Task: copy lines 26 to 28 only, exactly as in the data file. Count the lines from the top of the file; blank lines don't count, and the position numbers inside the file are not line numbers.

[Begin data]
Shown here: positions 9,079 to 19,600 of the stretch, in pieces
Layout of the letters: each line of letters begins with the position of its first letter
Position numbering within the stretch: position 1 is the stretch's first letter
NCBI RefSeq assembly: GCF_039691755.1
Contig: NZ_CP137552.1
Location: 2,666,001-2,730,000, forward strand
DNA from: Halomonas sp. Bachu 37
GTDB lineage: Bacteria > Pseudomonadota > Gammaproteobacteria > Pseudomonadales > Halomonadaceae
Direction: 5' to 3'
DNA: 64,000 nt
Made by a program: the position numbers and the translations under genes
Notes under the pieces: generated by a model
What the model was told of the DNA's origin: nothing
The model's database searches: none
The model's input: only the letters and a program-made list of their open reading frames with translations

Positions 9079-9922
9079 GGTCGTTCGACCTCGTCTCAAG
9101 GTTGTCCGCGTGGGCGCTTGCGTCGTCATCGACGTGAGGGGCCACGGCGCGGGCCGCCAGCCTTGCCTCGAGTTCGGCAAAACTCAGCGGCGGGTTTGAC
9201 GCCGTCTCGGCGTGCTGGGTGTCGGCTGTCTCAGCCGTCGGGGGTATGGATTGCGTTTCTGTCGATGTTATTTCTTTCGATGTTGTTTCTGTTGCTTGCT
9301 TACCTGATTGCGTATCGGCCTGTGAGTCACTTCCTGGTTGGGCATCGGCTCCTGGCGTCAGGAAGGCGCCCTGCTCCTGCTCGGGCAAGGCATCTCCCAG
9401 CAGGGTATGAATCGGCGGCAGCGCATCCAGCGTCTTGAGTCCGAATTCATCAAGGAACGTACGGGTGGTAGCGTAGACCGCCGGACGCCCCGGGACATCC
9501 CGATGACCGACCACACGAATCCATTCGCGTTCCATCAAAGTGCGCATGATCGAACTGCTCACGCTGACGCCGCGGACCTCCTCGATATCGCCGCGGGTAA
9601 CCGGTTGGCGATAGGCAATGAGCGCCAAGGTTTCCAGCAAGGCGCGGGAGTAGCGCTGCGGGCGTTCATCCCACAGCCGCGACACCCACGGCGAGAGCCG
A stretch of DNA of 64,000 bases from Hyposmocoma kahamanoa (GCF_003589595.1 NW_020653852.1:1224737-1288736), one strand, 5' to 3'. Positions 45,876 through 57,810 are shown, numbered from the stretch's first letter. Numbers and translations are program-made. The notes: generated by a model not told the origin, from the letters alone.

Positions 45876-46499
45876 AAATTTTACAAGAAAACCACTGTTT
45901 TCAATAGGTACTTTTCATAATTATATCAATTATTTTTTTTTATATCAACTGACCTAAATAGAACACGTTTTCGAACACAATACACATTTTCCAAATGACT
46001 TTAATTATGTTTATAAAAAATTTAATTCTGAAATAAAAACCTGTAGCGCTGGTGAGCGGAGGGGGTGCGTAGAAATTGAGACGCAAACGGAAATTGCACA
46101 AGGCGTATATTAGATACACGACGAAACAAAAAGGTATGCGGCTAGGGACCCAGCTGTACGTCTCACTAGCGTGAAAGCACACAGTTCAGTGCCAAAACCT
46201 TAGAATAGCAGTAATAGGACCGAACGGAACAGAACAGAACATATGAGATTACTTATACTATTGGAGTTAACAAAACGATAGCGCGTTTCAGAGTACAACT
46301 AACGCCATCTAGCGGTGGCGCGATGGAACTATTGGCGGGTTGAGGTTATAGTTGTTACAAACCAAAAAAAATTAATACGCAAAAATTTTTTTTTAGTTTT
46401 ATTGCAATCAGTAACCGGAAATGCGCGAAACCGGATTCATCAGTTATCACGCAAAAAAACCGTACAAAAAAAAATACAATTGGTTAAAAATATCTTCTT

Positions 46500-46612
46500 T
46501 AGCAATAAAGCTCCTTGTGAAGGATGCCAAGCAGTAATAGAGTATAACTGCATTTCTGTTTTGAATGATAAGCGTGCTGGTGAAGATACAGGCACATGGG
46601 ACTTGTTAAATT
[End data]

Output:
45876 AAATTTTACAAGAAAACCACTGTTT
45901 TCAATAGGTACTTTTCATAATTATATCAATTATTTTTTTTTATATCAACTGACCTAAATAGAACACGTTTTCGAACACAATACACATTTTCCAAATGACT
46001 TTAATTATGTTTATAAAAAATTTAATTCTGAAATAAAAACCTGTAGCGCTGGTGAGCGGAGGGGGTGCGTAGAAATTGAGACGCAAACGGAAATTGCACA